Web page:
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Am J Physiol Lung Cell Mol Physiol. 2006 Nov;291(5):L1005-17. Epub 2006 Jul 7.

Expression and function of NPSR1/GPRA in the lung before and after induction of asthma-like disease.

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  • 1Curriculum in Genetics and Molecular Biology, University of North Carolina at Chapel Hill, 27599-7264, USA.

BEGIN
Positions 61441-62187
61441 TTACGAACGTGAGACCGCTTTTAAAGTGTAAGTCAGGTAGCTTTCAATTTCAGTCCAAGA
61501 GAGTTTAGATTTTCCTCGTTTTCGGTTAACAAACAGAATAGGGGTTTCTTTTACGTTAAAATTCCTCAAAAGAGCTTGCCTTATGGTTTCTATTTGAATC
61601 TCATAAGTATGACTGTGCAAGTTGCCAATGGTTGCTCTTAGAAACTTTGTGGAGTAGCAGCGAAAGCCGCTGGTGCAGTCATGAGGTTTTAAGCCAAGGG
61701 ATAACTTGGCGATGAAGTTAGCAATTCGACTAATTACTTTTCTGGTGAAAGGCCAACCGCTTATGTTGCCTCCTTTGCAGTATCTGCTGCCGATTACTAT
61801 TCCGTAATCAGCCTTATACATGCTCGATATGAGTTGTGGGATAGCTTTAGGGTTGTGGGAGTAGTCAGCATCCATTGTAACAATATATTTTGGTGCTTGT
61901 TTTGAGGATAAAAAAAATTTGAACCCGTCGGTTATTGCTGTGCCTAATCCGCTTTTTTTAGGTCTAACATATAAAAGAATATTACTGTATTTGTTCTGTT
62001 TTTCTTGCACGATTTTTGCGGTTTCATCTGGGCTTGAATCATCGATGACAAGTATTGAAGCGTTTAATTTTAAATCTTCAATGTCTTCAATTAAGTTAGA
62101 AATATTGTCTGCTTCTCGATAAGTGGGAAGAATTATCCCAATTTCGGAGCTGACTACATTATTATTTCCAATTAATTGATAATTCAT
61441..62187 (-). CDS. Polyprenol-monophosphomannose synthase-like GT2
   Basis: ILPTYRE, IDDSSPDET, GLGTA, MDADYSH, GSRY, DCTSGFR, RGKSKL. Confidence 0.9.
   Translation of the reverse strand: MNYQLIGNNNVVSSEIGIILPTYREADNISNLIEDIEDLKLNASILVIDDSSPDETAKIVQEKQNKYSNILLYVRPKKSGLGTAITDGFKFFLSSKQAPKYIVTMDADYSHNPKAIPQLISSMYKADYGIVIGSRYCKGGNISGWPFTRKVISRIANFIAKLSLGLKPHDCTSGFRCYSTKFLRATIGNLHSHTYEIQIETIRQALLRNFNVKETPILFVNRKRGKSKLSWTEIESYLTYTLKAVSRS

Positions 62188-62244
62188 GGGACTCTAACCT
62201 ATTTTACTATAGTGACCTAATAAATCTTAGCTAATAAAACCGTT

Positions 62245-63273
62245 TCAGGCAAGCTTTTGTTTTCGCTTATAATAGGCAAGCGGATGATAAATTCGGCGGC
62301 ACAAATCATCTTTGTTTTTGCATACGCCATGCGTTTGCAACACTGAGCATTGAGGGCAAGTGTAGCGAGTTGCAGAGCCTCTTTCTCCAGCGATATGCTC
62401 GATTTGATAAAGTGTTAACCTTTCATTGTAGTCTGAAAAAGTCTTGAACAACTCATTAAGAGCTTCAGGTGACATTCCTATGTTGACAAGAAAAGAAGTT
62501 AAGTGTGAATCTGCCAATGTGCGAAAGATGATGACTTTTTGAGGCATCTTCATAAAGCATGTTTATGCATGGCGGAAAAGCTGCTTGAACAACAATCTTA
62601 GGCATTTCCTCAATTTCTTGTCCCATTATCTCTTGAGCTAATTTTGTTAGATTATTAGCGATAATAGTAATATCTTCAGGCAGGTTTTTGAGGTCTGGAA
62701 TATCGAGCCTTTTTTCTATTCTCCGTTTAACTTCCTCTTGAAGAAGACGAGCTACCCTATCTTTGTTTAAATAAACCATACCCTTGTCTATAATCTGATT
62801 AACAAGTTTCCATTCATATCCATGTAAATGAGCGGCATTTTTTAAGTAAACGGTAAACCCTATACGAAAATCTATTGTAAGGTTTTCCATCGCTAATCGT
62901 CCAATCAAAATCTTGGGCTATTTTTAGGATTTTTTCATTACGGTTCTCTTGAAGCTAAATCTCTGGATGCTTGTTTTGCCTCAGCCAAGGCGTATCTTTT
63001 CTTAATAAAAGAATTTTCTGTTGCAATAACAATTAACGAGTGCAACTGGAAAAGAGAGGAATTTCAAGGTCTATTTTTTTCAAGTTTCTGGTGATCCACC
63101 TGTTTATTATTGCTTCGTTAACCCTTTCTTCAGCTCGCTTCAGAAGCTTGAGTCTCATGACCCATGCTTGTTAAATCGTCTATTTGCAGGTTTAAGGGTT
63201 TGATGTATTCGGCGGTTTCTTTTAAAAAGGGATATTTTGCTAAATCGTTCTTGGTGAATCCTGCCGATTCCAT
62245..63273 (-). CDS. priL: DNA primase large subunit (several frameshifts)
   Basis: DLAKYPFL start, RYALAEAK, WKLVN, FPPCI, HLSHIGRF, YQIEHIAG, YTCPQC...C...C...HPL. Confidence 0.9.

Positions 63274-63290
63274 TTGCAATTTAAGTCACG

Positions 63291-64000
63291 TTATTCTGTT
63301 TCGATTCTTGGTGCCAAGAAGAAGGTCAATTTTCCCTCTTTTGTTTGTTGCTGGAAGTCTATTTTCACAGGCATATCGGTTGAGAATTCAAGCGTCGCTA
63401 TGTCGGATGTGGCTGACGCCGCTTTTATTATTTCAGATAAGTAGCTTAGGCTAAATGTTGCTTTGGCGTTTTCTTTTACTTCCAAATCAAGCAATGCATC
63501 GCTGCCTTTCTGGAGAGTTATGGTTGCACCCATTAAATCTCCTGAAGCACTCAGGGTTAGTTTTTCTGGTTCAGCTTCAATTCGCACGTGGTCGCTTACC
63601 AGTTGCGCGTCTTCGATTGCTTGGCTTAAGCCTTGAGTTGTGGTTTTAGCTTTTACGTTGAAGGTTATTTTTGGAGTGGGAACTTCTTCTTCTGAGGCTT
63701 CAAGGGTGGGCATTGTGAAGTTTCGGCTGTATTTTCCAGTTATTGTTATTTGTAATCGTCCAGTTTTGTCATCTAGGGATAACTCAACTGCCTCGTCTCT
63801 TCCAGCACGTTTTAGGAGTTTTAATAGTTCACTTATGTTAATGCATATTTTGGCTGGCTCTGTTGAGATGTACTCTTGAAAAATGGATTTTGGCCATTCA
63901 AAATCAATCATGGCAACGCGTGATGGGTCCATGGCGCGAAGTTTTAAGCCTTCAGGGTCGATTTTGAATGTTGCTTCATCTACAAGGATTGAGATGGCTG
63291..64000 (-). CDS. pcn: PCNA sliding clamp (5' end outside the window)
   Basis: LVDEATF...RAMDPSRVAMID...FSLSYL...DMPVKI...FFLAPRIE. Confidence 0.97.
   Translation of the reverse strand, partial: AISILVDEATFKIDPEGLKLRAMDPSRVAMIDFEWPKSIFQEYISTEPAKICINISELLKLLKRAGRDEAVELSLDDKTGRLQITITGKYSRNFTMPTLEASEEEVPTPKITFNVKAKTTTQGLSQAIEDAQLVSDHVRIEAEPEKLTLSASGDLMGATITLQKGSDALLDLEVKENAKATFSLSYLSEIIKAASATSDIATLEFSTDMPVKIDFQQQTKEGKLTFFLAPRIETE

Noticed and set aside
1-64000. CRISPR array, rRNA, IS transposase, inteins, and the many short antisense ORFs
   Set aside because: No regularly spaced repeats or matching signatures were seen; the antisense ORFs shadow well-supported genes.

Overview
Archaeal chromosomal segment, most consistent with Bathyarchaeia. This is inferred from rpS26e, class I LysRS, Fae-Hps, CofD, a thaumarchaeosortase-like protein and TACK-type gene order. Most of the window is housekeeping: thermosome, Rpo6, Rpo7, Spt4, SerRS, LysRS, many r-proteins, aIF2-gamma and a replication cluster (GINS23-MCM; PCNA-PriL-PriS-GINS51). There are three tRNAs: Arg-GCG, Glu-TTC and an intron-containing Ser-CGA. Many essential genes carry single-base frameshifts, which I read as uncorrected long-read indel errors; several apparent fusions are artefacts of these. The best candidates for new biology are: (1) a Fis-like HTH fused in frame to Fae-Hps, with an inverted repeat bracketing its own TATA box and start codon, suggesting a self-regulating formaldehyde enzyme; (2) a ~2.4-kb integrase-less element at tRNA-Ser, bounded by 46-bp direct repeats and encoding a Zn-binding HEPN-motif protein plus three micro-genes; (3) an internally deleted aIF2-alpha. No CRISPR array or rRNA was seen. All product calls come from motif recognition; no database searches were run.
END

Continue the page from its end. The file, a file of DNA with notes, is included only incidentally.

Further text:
A genetic contribution to asthma susceptibility is well recognized, and linkage studies have identified a large number of genes associated with asthma pathogenesis. Recently, a locus encoding a seven-transmembrane protein was shown to be associated with asthma in founder populations. The expression of the protein GPRA (G protein-coupled receptor for asthma susceptibility) in human airway epithelia and smooth muscle, and its increased expression in a mouse model of asthma, suggested that a gain-of-function mutation in this gene increased the disease risk. However, we report here that the development of allergic lung disease in GPRA-deficient mice is unaltered. A possible explanation for this finding became apparent upon reexamination of the expression of this gene. In contrast to initial studies, our analyses failed to detect expression of GPRA in human lung tissue or in mice with allergic lung disease. We identify a single parameter that distinguishes GPRA-deficient and wild-type mice. Whereas the change in airway resistance in response to methacholine was identical in control and GPRA-deficient mice, the mutant animals showed an attenuated response to thromboxane, a cholinergic receptor-dependent bronchoconstricting agent. Together, our studies fail to support a direct contribution of GPRA to asthma pathogenesis. However, our data suggest that GPRA may contribute to the asthmatic phenotype by altering the activity of other pathways, such as neurally mediated mechanisms, that contribute to disease. This interpretation is supported by high levels of GPRA expression in the brain and its recent identification as the neuropeptide S receptor.

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